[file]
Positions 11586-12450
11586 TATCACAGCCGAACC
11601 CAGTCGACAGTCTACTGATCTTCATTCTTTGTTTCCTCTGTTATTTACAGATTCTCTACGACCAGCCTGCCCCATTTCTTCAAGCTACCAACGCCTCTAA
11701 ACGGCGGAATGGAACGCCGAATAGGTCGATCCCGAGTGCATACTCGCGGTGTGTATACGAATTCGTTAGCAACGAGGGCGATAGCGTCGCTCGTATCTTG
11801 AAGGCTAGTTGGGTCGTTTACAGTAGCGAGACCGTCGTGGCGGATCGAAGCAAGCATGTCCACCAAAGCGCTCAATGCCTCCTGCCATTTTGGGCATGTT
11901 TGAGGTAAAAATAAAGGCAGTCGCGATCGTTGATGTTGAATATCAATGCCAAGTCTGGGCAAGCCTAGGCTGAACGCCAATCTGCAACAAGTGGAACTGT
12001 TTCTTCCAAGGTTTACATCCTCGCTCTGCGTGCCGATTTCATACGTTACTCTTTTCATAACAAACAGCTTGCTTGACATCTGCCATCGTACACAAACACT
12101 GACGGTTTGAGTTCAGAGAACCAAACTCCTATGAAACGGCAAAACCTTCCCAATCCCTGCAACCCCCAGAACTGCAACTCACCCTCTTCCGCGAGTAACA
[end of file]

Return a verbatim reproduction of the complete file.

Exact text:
Positions 11586-12450
11586 TATCACAGCCGAACC
11601 CAGTCGACAGTCTACTGATCTTCATTCTTTGTTTCCTCTGTTATTTACAGATTCTCTACGACCAGCCTGCCCCATTTCTTCAAGCTACCAACGCCTCTAA
11701 ACGGCGGAATGGAACGCCGAATAGGTCGATCCCGAGTGCATACTCGCGGTGTGTATACGAATTCGTTAGCAACGAGGGCGATAGCGTCGCTCGTATCTTG
11801 AAGGCTAGTTGGGTCGTTTACAGTAGCGAGACCGTCGTGGCGGATCGAAGCAAGCATGTCCACCAAAGCGCTCAATGCCTCCTGCCATTTTGGGCATGTT
11901 TGAGGTAAAAATAAAGGCAGTCGCGATCGTTGATGTTGAATATCAATGCCAAGTCTGGGCAAGCCTAGGCTGAACGCCAATCTGCAACAAGTGGAACTGT
12001 TTCTTCCAAGGTTTACATCCTCGCTCTGCGTGCCGATTTCATACGTTACTCTTTTCATAACAAACAGCTTGCTTGACATCTGCCATCGTACACAAACACT
12101 GACGGTTTGAGTTCAGAGAACCAAACTCCTATGAAACGGCAAAACCTTCCCAATCCCTGCAACCCCCAGAACTGCAACTCACCCTCTTCCGCGAGTAACA